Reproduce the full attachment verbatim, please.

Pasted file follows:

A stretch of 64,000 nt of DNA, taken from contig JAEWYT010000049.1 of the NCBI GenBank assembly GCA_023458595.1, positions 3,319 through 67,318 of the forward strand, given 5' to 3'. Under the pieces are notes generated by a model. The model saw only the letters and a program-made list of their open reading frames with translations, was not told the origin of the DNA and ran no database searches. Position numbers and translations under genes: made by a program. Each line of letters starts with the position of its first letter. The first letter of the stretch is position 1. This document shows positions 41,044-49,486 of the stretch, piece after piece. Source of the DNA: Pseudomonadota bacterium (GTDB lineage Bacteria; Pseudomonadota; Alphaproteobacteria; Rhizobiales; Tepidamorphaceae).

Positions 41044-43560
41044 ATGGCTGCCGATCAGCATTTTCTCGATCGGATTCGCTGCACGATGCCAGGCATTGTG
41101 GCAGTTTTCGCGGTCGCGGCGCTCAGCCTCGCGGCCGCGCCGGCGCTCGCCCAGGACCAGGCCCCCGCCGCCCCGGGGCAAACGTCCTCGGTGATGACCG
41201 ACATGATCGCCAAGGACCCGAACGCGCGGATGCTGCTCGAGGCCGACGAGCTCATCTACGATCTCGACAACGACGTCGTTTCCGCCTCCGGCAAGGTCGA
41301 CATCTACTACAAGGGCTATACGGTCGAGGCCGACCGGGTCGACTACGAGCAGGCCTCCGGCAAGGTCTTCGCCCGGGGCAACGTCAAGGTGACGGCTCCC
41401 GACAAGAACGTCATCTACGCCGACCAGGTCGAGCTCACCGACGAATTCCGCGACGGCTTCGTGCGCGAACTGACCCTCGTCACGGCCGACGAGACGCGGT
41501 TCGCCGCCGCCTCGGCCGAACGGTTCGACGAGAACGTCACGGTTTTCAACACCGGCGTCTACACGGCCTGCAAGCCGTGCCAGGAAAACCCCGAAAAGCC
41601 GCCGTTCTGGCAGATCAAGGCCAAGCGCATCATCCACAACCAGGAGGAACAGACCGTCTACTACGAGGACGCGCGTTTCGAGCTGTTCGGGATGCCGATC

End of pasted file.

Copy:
A stretch of 64,000 nt of DNA, taken from contig JAEWYT010000049.1 of the NCBI GenBank assembly GCA_023458595.1, positions 3,319 through 67,318 of the forward strand, given 5' to 3'. Under the pieces are notes generated by a model. The model saw only the letters and a program-made list of their open reading frames with translations, was not told the origin of the DNA and ran no database searches. Position numbers and translations under genes: made by a program. Each line of letters starts with the position of its first letter. The first letter of the stretch is position 1. This document shows positions 41,044-49,486 of the stretch, piece after piece. Source of the DNA: Pseudomonadota bacterium (GTDB lineage Bacteria; Pseudomonadota; Alphaproteobacteria; Rhizobiales; Tepidamorphaceae).

Positions 41044-43560
41044 ATGGCTGCCGATCAGCATTTTCTCGATCGGATTCGCTGCACGATGCCAGGCATTGTG
41101 GCAGTTTTCGCGGTCGCGGCGCTCAGCCTCGCGGCCGCGCCGGCGCTCGCCCAGGACCAGGCCCCCGCCGCCCCGGGGCAAACGTCCTCGGTGATGACCG
41201 ACATGATCGCCAAGGACCCGAACGCGCGGATGCTGCTCGAGGCCGACGAGCTCATCTACGATCTCGACAACGACGTCGTTTCCGCCTCCGGCAAGGTCGA
41301 CATCTACTACAAGGGCTATACGGTCGAGGCCGACCGGGTCGACTACGAGCAGGCCTCCGGCAAGGTCTTCGCCCGGGGCAACGTCAAGGTGACGGCTCCC
41401 GACAAGAACGTCATCTACGCCGACCAGGTCGAGCTCACCGACGAATTCCGCGACGGCTTCGTGCGCGAACTGACCCTCGTCACGGCCGACGAGACGCGGT
41501 TCGCCGCCGCCTCGGCCGAACGGTTCGACGAGAACGTCACGGTTTTCAACACCGGCGTCTACACGGCCTGCAAGCCGTGCCAGGAAAACCCCGAAAAGCC
41601 GCCGTTCTGGCAGATCAAGGCCAAGCGCATCATCCACAACCAGGAGGAACAGACCGTCTACTACGAGGACGCGCGTTTCGAGCTGTTCGGGATGCCGATC